Cure obsession with ROCK-STARS – Start hiring ROUGH DIAMONDS

By Dan Bertoli

Our class discussion, particularly during the CTO Panel and CloudFlare Case, emphasized how important it is to convince the best and brightest to join our entrepreneurial ventures. We outlined the huge costs that often result from hiring B-Players, such as demotivating and loosing current rock-stars; they want to be surrounded by equally talented people. Much of the discussion on the web reinforces this obsession with hiring with Rock-Stars, like “10x Engineers” and “Purple Squirrels”, and stresses the high “indirect-hosts of bad hiring”.
I agree with most of the advantages of hiring Rock-Stars. But I think that it is unrealistic to expect that typical MBAs without track-record in entrepreneurship and poor sales/hiring skills will be able to assemble a dream team. So what’s the second best option if can’t attract enough A-Talent? Start looking for rough diamonds, i.e. rock-starts in the making!
Besides expanding the recruiting pool, hiring rough diamonds has a second major advantage: increasing loyalty. Rock-Star engineers tend to be extremely mobile and hop from one exciting early-stage opportunity to the next one. There is fairly little we can offer them after the core product is developed; they seek challenging product-creation opportunities and are often not motivated by money. Rough diamonds will have much more loyalty to you if you polish them to peak performance with great development opportunity. You can provide them a career changing move that they will thank you for their entire life. So how do we spot rough diamonds?
1)  Hire younger people with less experience: Candidates who performed well in developing products at a smaller scale might be ready to step up their game. For example, we could look for talented engineering students who have only worked part time but coded an impressive portfolio of websites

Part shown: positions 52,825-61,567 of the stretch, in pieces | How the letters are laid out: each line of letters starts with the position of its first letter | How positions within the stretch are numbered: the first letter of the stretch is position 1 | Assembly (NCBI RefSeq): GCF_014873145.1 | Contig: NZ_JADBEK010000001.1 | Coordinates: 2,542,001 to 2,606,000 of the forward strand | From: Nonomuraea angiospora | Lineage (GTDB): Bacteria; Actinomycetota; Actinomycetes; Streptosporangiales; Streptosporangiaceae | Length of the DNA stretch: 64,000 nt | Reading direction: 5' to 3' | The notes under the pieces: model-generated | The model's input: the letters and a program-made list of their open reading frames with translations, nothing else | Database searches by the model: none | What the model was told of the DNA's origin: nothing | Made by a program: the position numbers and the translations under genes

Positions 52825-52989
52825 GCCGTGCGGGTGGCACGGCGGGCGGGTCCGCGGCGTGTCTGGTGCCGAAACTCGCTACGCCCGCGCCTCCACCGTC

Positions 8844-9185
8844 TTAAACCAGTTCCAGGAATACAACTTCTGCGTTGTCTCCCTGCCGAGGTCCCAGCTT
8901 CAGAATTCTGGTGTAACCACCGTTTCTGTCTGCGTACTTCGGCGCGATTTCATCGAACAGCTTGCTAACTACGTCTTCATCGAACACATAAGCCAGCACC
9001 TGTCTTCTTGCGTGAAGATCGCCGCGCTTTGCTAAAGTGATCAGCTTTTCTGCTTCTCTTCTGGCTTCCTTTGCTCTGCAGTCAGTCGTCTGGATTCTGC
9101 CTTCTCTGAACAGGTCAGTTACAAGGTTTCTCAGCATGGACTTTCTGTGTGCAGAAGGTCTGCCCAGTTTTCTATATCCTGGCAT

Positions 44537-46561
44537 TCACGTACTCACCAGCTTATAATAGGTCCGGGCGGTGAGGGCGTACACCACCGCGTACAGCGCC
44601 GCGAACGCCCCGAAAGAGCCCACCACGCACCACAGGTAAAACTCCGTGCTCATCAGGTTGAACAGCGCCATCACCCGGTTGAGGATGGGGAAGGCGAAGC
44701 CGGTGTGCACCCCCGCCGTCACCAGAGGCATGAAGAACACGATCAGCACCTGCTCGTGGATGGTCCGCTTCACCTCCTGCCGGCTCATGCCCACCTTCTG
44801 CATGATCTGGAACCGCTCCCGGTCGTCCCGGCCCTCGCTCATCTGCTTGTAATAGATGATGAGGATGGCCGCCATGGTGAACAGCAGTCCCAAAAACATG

2)  Forgive a few imperfections: Larger organizations often reject candidates that have strong core skills but a few cosmetic flaws, such as problems communicating in English or giving too direct feedback that could upset co-workers. If you are willing to coach the candidate and s/he is keen to improve, you could provide a unique development opportunity for him/her and get someone with fantastic coding/engineering skills. For such situations, I would not follow the recommendation of the CTO panel to drop candidates if your gut feeling tells you something is wrong. Try to discover what causes your discomfort. Is it a fundamental character flaw of the candidate or roughness around the edges that can be polished out

3)  Track record of personal growth: A candidate’s track record of growing during challenges is a good indication of how fast and far he will develop at your company. In addition to testing the current skills, it will be helpful to see how candidates dealt with huge increases in responsibility. Did they learn quickly or did they disappoint under intense pressure? Also it will be important to explore if the candidates had major handicaps in their career trajectory. Perhaps they couldn’t turn into Rock-Stars yet because of personal hardships, like personal illnesses or growing up in a tough environment
What other criteria or mechanisms should we use to find and recruit rough diamonds?


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